It is funny how things just seem to dawn on you. I’ve always known that road cycling is a different sport and that the training tactics they use have a limited carryover to the trail but I was never able to really explain why. In reading Chris Carmichael’s new book I’ve got a better understanding of what exactly the roadies are trying to accomplish and why it doesn’t work as well for us.
It all revolved around this basic concept – not all pedaling efforts are created equal. This is very important since how we pedal a mountain bike on the trail is much different than how you pedal on the road. Yes, you are spinning your cranks around in a circle but your position and cadence play a big role in what is powering that spin.
– Standing vs. Seated Pedaling: When you stand to pedal your body is creating the movement in a very different way than when you sit down. Standing requires more core strength and hip drive while sitting down requires less core strength and more knee extension. As far as your body is concerned these are two entirely different movements.
The roadies can get away with sitting and spinning circles more than we can. Technical trails, going both up and down, require us to get our butt out of the seat and stand in order to have more control of the bike. In fact, standing to pedal up a technical climb will make you a better climber.
Besides letting you power up it quicker, standing also allows you to keep more weight on the front end of your bike, keeping it from wandering around as much. It will also put you in a better position to crank up slow technical sections where it is very tough to keep your momentum. The trade off is that you need a lot of core strength to be able to hold your weight back far enough to keep traction on the rear tire.
That is why most riders spin out when they stand up to pedal a steep climb – their lack of core strength puts them in a bad position on the bike. They then chalk it up to “standing to climb is bad” and sit back down, bouncing around while trying to keep their front end under control.
If you follow a roadie based program you are going to be spending a lot of time sitting down and training that type of pedaling effort. If you find that standing pedaling is where you need to get stronger then you have to spend your training time focusing on that. Getting stronger at seated pedaling will have minimal transfer to standing as they are two completely different movement patterns.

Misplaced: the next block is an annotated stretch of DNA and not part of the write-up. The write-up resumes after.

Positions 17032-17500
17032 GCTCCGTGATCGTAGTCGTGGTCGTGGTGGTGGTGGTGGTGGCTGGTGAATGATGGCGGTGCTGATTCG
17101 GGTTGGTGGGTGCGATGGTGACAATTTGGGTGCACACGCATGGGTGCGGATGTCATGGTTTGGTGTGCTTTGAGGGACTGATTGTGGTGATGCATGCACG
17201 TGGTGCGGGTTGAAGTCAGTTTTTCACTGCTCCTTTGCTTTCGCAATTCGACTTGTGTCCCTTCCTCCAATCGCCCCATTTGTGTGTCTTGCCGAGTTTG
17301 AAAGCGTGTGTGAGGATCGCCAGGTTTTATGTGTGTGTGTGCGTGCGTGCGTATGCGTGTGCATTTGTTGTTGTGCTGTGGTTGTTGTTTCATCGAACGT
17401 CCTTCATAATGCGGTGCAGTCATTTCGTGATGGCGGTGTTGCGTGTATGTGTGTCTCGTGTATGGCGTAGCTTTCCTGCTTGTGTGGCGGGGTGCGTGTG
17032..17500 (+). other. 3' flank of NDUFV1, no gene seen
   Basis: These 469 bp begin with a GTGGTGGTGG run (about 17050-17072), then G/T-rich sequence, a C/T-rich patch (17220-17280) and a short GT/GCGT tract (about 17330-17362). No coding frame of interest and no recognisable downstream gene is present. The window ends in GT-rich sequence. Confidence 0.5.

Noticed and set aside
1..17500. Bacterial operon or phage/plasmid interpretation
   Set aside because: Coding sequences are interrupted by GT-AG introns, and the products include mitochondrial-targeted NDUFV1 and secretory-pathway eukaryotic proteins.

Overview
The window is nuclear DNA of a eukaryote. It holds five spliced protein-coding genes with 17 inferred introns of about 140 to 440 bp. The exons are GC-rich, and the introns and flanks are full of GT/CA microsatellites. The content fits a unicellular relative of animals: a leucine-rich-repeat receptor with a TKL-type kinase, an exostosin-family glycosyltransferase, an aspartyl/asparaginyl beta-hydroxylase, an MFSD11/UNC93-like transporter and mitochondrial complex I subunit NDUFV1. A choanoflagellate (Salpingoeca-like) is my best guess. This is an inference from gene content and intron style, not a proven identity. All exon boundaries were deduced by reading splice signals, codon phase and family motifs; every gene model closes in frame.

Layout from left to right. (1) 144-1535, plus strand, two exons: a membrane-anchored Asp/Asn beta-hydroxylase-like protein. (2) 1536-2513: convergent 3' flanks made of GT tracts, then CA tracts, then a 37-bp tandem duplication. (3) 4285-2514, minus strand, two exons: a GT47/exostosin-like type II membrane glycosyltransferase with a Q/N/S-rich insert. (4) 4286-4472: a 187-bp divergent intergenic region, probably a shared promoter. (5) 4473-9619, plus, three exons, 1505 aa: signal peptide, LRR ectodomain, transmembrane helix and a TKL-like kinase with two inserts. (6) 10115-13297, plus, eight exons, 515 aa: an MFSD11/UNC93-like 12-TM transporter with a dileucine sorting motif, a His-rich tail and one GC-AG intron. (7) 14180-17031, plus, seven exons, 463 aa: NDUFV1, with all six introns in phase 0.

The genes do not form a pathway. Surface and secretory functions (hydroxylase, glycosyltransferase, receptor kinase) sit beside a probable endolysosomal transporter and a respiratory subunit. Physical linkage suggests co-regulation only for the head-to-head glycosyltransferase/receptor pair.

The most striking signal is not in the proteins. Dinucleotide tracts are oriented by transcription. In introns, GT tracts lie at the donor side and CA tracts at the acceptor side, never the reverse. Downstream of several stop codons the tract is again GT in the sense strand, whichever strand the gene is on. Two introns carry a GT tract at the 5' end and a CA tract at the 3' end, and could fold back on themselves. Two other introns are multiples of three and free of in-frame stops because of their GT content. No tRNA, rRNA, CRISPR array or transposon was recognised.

– Slow vs. Fast Cadence: This is something that came straight from Chris’s book – when your cadence is 90+ RPM then there is a greater cardiovascular demand but when your cadence drops into the 80 RPM and below range the muscular demand picks up. When was the last time you were able to average 90 RPM on a good trail ride?
This is something that few people are really picking up on. Our pedaling efforts simply require more muscular strength than the roadies. We have our pedal strokes interrupted far more than they do, which means we have to gain momentum again, and we have to slow down to deal with technical trail sections.
We can not sit down all the time and keep high cadences like roadies can. Since the way the body powers standing efforts and slower cadences is different we will benefit more from training with that in mind.
This is also why strength training is so important. Since core strength and leg strength play a big role in some of the most important types of pedaling we engage in, getting stronger will obviously help.
Look at your average trail ride – I’ll bet that there are some steep, technical climbs that you wish you could get better at. I’ll also bet that there are some sweet fast sections that are much more fun to stand and flow than to sit and get bucked around on. If you are like most riders these are the things that you want to improve on, not your ability to sit and spin up a fire road.
What you train is what you will get better at. Understanding that not all pedaling is created equal and how different positions and cadences affect how the body powers the movement will help you get a better idea of how to train for the unique demands of mountain biking.